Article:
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    The Gourds:

    Heavy Ornamentals

    Wed, 01 Feb 2006 17:54:05

    Album Reviews: Heavy Ornamentals by The Gourds

    Beyond their loyal fanbase, The Gourds are best known -- if they're known at all -- for their hokey bluegrass cover of Snoop Dogg's "Gin and Juice" that once spread like faux-hillbilly wildfire among Napster users. Their lone foray into hip-hop was obvious and affected and unfunny, but it was, after all, just a silly cover. Unfortunately, a lot of their original material exhibits the same flaws.

    At its core, Heavy Ornamentals is an earthy, feel-good album that combines elements of bluegrass and country rock. The Gourds are tight musicians and their chemistry together is palpable; these facts alone translate to some easy-to-like tracks, such as the straight-ahead rocker (and album opener) "Declineometer" and the Roger Miller-like silliness of "Hooky Junk."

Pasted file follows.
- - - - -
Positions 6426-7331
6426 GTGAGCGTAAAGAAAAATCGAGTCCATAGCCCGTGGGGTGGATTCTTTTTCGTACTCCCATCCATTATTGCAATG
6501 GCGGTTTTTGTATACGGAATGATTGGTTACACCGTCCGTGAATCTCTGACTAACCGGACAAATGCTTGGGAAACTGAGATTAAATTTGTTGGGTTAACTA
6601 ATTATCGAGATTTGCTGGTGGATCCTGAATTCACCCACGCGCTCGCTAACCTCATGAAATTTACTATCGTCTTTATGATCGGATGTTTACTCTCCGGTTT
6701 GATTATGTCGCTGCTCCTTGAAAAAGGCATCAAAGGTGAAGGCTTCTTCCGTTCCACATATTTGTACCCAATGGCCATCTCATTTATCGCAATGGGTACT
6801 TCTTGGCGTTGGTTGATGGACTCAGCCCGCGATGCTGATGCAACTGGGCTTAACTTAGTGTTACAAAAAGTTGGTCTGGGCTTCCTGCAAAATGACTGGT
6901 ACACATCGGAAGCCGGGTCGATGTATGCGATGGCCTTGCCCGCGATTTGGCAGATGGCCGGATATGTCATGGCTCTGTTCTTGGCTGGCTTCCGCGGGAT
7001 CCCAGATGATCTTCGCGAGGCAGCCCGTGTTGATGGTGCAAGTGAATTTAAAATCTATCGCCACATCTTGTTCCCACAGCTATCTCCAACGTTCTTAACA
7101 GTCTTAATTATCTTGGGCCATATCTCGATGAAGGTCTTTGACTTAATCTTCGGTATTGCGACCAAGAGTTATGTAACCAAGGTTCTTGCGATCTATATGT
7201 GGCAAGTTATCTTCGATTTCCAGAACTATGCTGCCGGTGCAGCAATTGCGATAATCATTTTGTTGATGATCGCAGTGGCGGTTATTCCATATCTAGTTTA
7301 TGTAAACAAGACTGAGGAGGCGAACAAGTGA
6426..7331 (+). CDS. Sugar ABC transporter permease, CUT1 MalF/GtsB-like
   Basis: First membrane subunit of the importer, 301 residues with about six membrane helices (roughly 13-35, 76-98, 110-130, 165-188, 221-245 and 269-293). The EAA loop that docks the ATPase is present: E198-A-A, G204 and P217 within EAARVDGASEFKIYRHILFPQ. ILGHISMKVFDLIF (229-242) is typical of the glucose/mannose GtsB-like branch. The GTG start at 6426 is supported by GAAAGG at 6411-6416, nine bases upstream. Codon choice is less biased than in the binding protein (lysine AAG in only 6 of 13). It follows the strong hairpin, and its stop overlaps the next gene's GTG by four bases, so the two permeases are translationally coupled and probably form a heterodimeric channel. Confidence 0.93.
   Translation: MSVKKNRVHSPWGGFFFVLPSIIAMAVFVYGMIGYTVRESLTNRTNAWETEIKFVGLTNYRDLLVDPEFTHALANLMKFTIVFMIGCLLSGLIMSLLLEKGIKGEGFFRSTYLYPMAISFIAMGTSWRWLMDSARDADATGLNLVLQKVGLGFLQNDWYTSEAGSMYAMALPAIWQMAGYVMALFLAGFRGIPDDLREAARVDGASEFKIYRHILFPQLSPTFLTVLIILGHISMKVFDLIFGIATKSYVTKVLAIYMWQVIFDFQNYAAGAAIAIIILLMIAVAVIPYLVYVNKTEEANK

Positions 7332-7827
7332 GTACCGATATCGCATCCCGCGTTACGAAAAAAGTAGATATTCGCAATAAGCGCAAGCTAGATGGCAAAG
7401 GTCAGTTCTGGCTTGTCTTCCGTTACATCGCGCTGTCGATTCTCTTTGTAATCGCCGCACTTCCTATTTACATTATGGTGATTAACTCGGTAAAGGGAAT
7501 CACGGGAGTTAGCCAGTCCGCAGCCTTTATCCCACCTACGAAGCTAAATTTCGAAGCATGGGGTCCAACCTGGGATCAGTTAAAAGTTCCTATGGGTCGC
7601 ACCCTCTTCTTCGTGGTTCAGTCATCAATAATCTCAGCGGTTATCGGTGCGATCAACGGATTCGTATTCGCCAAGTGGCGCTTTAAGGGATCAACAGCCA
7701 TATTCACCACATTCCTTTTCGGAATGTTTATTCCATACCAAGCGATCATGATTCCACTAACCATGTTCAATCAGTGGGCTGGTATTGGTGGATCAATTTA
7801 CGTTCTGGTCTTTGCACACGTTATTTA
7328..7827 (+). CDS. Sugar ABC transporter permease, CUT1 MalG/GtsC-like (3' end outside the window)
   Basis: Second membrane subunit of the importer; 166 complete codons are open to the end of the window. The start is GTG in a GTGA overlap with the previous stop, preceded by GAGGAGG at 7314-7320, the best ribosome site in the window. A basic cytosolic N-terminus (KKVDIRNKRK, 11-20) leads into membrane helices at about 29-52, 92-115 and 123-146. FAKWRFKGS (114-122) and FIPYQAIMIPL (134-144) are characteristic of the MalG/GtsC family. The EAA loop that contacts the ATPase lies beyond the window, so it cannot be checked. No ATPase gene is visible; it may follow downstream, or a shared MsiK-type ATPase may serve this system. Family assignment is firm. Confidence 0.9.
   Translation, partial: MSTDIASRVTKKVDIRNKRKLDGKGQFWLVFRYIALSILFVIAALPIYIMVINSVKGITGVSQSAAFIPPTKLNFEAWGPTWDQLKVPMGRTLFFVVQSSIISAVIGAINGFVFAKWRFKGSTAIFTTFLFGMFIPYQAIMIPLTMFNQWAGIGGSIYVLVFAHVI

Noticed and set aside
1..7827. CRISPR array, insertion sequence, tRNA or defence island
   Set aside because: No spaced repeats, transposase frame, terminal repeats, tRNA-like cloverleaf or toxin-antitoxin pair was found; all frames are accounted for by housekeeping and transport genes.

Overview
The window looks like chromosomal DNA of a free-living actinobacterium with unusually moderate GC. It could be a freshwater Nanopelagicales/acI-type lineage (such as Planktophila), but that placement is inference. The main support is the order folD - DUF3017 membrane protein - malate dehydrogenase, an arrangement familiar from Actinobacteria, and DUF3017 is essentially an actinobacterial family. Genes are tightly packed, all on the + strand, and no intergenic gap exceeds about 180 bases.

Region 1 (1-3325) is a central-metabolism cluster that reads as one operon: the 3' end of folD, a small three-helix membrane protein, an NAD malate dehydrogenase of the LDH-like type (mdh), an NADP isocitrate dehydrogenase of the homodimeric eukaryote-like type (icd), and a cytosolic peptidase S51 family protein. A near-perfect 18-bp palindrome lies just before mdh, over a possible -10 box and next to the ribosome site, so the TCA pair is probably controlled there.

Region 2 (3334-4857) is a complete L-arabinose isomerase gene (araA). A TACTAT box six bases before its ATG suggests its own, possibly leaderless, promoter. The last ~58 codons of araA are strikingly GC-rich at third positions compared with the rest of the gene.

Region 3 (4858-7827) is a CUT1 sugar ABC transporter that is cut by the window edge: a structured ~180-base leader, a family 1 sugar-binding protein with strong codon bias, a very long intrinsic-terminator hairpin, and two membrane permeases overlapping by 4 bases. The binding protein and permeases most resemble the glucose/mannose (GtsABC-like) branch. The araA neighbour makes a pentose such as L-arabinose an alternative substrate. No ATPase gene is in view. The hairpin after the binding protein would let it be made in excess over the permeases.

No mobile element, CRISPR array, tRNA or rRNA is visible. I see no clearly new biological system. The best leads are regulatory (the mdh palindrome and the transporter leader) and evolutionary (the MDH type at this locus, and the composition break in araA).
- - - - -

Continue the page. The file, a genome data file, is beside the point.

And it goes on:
Too often, though, The Gourds leave absolutely no aftertaste. Heavy Ornamentals is the sort of fare -- enthusiastic and well-played, melodic and crowd-pleasing (and crowd-pandering) -- that can be heard most any night in most any bar in Nashville. Their humor, supposedly a calling card, doesn't even muster the sophistication of Barenaked Ladies (check out the wacky lesbian in "New Roommate"!). Worse, they sometimes sound like a straight-up tribute band; "Weather Woman," for instance, is built on an unabashed rip from the Neil Young catalog.

    As long as the listener doesn't expect lingering effects, though, there is some fun to be had with Heavy Ornamentals. Tracks like "Shake The Chandelier" satisfyingly capture the energy one would expect from a Gourds live show, as the band amplifies the Texas twang to a level designed to beat the noise of a honky-tonk bar into submission. -- Adam McKibbin, The Red Alert

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